The call to 911 came in at 7:49 a.m. on April 22, 2016. In the hours that followed, authorities would find eight members of the Rhoden family shot to death at four rural Pike County locations.
Authorities blocked access to winding and narrow Union Hill Road where many of the Rhodens lived. Fear, says Pike County Sheriff Charles Reader, spread quickly.
Reader described the crime scenes as the “most brutal homicide of eight people that I have ever experienced.”
It’s been a year since the Rhoden family members, ages 16 to 44, were discovered. No one has been charged with the murders, and officials acknowledge that fear among locals has continued to this day – potentially hindering their ability to solve the case.
Just before 10 a.m. that morning last year, Phil Fulton, the pastor of nearby Union Hill Church, opened the fellowship hall to tearful, trembling relatives.
“It’s unimaginable… that four different locations, that something like this would take place,” Fulton says now. “It really shook the community to the very core. “You know, walk into a trailer and find a little baby laying between the mother and dad, and grabbing that child covered in blood and running out of the house.”
Law enforcement officials launched a massive investigation – one that Ohio Attorney General Mike DeWine describes as the largest the state has ever seen.
“In the history of BCI, this is the biggest investigation that has ever occurred,” DeWine says. “Biggest in the sense of the number of interviews, biggest in the sense of number of hours that has been spent on this case.”
At its peak, officials say, almost 100 Bureau of Criminal Investigation agents were working in Pike County gathering evidence, running down tips, interviewing people with information. Police received nearly 900 tips, conducted several hundred interviews, executed three dozen search warrants.
The mobile homes in which the Rhodens lived were towed away and stored at a secure location – an attempt to preserve the crime scenes.
These days the number of BCI investigators in Pike County is somewhere around 10. Gone are the hordes of news media that descended on Pike County early on.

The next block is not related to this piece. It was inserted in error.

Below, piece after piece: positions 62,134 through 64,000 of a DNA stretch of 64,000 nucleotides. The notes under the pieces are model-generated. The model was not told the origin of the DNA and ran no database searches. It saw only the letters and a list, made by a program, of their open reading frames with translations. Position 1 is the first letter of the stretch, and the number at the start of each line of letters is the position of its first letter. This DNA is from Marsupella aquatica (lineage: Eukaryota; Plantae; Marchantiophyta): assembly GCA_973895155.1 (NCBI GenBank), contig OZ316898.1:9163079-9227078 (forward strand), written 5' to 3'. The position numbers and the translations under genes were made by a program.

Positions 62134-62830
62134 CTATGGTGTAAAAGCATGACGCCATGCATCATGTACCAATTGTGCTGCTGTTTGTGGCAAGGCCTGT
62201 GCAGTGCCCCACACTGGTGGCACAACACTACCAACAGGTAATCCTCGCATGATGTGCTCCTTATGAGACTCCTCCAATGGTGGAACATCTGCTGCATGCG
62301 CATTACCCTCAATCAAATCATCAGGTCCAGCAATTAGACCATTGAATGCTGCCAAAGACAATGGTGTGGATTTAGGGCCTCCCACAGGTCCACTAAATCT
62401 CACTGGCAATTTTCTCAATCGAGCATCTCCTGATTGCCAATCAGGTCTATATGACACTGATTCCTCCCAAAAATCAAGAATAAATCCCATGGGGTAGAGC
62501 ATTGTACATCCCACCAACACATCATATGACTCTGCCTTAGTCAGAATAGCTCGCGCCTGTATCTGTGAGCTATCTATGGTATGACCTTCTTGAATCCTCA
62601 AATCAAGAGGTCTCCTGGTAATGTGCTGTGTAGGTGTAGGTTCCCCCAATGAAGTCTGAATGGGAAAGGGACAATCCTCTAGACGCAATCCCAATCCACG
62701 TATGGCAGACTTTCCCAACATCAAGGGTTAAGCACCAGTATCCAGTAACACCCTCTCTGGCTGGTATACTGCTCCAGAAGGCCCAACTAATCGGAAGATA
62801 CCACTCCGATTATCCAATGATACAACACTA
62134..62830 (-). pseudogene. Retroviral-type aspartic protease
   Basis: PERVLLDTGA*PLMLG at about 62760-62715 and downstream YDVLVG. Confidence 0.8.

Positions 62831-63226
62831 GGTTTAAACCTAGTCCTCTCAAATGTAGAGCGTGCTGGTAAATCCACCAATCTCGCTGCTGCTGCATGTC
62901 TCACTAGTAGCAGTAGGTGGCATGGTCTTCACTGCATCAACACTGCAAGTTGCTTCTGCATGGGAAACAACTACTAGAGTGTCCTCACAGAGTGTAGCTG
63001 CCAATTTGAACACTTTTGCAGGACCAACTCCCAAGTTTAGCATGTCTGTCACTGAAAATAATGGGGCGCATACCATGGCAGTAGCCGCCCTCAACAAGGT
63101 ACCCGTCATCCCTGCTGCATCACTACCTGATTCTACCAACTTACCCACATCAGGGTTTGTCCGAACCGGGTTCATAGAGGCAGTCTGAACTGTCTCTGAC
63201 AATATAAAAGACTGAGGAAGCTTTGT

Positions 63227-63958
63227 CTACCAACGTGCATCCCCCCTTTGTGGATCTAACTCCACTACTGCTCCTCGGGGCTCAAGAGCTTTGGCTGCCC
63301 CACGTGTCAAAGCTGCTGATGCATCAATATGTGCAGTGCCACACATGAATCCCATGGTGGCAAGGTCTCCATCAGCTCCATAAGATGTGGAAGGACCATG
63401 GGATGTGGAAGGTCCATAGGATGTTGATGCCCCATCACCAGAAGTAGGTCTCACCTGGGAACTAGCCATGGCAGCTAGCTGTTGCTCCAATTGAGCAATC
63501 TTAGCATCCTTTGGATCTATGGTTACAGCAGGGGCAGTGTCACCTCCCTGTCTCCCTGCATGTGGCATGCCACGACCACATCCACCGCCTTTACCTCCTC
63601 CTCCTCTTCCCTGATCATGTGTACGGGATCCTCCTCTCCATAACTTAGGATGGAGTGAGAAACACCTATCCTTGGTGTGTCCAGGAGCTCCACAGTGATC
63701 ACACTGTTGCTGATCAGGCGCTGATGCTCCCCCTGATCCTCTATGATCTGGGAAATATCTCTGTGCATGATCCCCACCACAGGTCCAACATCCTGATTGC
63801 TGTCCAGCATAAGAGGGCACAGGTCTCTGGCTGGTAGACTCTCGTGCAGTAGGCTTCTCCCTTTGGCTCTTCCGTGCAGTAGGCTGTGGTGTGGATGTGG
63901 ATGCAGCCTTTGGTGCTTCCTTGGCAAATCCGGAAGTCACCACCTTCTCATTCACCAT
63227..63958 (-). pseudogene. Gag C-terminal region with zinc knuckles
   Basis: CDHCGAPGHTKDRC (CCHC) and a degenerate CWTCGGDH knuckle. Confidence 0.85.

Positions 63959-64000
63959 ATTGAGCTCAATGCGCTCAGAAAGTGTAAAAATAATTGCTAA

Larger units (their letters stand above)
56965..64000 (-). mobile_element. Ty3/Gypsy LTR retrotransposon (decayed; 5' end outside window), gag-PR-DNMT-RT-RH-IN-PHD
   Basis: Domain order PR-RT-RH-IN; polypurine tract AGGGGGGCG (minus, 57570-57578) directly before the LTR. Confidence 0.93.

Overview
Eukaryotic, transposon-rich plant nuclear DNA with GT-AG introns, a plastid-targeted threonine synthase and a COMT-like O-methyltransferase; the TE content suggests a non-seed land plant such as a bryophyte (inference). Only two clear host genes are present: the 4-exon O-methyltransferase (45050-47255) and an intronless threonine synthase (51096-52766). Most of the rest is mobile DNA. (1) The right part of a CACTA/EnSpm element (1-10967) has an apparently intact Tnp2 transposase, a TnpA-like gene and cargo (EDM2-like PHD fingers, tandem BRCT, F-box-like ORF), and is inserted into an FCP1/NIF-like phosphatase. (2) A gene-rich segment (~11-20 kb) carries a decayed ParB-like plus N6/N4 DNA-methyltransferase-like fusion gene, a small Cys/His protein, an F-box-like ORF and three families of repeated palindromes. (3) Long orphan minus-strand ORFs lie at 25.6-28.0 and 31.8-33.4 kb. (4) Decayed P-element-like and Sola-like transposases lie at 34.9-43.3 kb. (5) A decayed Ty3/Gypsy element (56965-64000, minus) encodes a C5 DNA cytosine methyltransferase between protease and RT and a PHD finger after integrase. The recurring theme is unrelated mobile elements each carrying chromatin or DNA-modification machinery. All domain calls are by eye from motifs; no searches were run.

Resident after resident refused to the talk about the case.
DeWine acknowledges that locals might be losing hope. But he says he’s sure that the case will be solved.
“I fully understand residents of Pike County’s frustration that we are a year into this investigation and we do not have an arrest,” DeWine says. “However, our job as professionals is to continue to guide this investigation, continue to make the resources available, so that we can tell the people of Pike County we are absolutely doing everything in our power to figure out who committed these horrible, horrible crimes.”
The sheriff and attorney general continue to ask anyone with information to come forward. Investigators have offered $10,000 for any information that leads to a conviction, but according to the Associated Press, that's much less than similar offers.
Reader, though, says he thinks community members are holding back.
“Nobody is going to come and speak with us without the fear of them being known and maybe being subject to the same thing that these eight victims fell to,” Reader says. “The fear of retaliation from whoever these killers are – that’s real and people feel that.”
Those events, Pastor Fulton says, are forever etched in his memory.
“You know they say time heals. That’s not true,” Fulton says. “Time just helps you deal with it better. Time does not heal things. I don’t think healing will ever be complete but you learn to deal with it.”
Fulton, however, does believe that a breakthrough in the case could help Pike County move on.
“I really believe that if there were arrests and convictions it would bring closure for the family, and for the community,” he says.
But at this point, there’s no sign that closure will come anytime soon.